The special event space on the second floor of the museum featured a mural tribute to all of sports by famed sports artist LeRoy Neiman.[3]The Museum became the official home of the Heisman Trophy[4][5] and the Women's Sports Foundation International Women's Sports Hall of Fame within the Billie Jean King International Women's Sports Center.[6][7] Like dozens of other sports halls of fame and museums, the National Baseball Hall of Fame had loaned numerous artifacts, and - in addition to all the partner halls of fame, artifacts were also secured via private collectors.[1]

Despite an award winning reception, including Nickelodeon's Parents' Pick award for best museum in New York City for children, and its high tech interactive exhibits, the museum was criticized for its relatively nondescript entrance in the Standard Oil Building due to landmark restrictions. Attendance lagged far behind the predicted 800,000 a year. At the height of the scare on Wall Street, early 2009, the museum (which was just one block from the New York Stock Exchange ) closed until further notice.

Partners[edit]

In an effort to be truly national and collaborative in its representation of all sports, the Museum partnered with more than 60 sporting organizations throughout the United States,[8] and the Hockey Hall of Fame in Toronto (with 30 of those signed up to participate when the idea for the museum was still just an idea).[9] Exclusive Partners included:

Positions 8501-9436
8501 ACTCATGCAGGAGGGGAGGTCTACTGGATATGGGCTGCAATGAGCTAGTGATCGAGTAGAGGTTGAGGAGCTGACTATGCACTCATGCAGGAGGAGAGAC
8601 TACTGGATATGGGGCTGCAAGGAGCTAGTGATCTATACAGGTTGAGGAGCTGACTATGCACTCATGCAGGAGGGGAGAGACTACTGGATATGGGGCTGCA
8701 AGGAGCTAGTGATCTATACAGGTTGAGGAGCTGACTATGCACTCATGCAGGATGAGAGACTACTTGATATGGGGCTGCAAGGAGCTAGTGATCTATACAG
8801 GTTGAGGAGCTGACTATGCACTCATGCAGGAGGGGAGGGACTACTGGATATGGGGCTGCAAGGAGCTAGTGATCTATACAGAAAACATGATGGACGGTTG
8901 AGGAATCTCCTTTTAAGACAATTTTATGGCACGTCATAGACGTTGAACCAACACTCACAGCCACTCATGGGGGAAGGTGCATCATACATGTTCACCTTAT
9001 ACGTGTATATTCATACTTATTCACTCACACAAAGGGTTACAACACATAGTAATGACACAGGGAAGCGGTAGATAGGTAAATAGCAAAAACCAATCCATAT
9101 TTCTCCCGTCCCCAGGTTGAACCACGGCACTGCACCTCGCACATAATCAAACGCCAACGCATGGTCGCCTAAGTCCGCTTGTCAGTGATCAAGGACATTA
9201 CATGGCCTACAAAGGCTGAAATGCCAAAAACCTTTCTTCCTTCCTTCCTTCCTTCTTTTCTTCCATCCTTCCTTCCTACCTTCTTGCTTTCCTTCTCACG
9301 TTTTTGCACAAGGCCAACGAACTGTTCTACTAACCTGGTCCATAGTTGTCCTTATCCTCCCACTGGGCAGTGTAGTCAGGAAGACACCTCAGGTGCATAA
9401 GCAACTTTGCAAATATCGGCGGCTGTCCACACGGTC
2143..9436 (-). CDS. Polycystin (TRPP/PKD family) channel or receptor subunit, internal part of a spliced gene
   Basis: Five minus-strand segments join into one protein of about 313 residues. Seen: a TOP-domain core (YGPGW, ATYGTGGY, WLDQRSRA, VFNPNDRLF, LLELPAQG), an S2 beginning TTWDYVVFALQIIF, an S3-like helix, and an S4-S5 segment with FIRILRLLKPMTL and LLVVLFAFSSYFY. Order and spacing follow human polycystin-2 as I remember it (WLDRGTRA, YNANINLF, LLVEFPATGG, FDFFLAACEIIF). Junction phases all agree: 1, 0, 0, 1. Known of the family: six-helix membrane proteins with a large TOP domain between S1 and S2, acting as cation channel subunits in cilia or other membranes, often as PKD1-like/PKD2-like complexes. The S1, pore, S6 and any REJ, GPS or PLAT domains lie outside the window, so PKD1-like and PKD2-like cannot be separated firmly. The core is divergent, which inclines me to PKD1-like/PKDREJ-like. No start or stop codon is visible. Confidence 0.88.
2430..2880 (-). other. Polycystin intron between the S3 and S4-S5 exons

Closing[edit]

On February 20, 2009, the museum closed its doors, citing low attendance. Management blamed the recession and the related atmosphere in the Lower Manhattan/Wall Street area.

References[edit]

  1. ^ a b Richard Sandomir (2008-03-12). "Luring Sports Fans of All Seasons to Lower Manhattan". The New York Times. Retrieved 2008-03-31. 
  2. ^ David W. Dunlap (2004-04-29). "At Bowling Green, a Museum for All Sports". The New York Times. Retrieved 2008-03-31. 
  3. ^ "The LeRoy Neiman Mural". The New York Times. 2008-03-12. Retrieved 2008-03-31. 
  4. ^ a b Craig Miller (2008-03-17). "USA Basketball Partners with Sports Museum of America". United States Olympic Committee. Archived from the original on 2008-03-28. Retrieved 2008-03-31. 
  5. ^ Bill Pennington (2005-04-13). "Sports Museum and Heisman Find Place in Lower Manhattan". The New York Times. Retrieved 2008-03-31. 
  6. ^ The Associated Press (2008-03-31). "New All-Sports Museum is Opening in NYC this Spring". Staten Island Advance. Retrieved 2008-03-31. 
  7. ^ Michael Kinney (2008-03-24). "Baker Joins Elite Company with Activist Efforts". The Norman Transcript. Retrieved 2008-03-31. 
  8. ^ The Associated Press (2008-03-31). "New All-sports Museum Opening in NYC". The Mercury-News. Retrieved 2008-03-31. 
  9. ^ "Plans Announced for First-Ever National Sports Museum in Lower Manhattan". PR Newswire. 2003-08-27. Retrieved 2008-03-31. 
  10. ^ "Sports Museum of America Partners with National Soccer Hall of Fame to Create Nation's First All-Sports Museum". Business Wire. 2008-03-13. Retrieved 2008-03-31. 
  11. ^ "Ballpark Menu: Skewed Gator". San Diego Union-Tribune. 2007-06-20. Retrieved 2008-03-31. 

External links[edit]

Coordinates: 40°42′18.52″N 74°0′47.57″W / 40.7051444°N 74.0132139°W / 40.7051444; -74.0132139